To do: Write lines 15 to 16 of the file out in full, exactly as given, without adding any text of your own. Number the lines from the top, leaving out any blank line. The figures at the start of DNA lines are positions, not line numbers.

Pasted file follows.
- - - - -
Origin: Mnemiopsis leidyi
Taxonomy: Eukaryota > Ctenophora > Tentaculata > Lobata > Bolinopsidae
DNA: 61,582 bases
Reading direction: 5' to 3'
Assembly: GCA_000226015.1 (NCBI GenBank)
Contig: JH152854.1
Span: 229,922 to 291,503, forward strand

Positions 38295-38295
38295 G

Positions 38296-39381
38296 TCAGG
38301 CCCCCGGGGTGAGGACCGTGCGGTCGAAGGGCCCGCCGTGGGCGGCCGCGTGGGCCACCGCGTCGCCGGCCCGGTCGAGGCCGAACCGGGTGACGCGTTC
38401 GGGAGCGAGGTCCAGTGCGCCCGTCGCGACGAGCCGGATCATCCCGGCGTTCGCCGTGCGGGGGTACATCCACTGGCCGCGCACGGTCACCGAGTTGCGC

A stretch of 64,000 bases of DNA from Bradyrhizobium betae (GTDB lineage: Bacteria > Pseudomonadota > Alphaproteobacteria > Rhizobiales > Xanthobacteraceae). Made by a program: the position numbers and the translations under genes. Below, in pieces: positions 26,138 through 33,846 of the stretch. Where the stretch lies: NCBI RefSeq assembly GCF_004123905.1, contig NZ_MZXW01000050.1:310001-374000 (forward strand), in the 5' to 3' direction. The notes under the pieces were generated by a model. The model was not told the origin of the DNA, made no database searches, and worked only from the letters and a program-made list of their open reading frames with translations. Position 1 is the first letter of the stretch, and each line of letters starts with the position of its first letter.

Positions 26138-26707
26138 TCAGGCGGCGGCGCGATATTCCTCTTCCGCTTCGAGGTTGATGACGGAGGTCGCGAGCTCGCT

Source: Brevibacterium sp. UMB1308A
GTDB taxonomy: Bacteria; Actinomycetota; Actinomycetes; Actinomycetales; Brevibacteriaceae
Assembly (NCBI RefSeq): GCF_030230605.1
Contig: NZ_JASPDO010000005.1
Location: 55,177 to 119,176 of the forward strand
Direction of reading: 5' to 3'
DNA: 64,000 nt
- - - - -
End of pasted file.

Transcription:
Positions 26138-26707
26138 TCAGGCGGCGGCGCGATATTCCTCTTCCGCTTCGAGGTTGATGACGGAGGTCGCGAGCTCGCT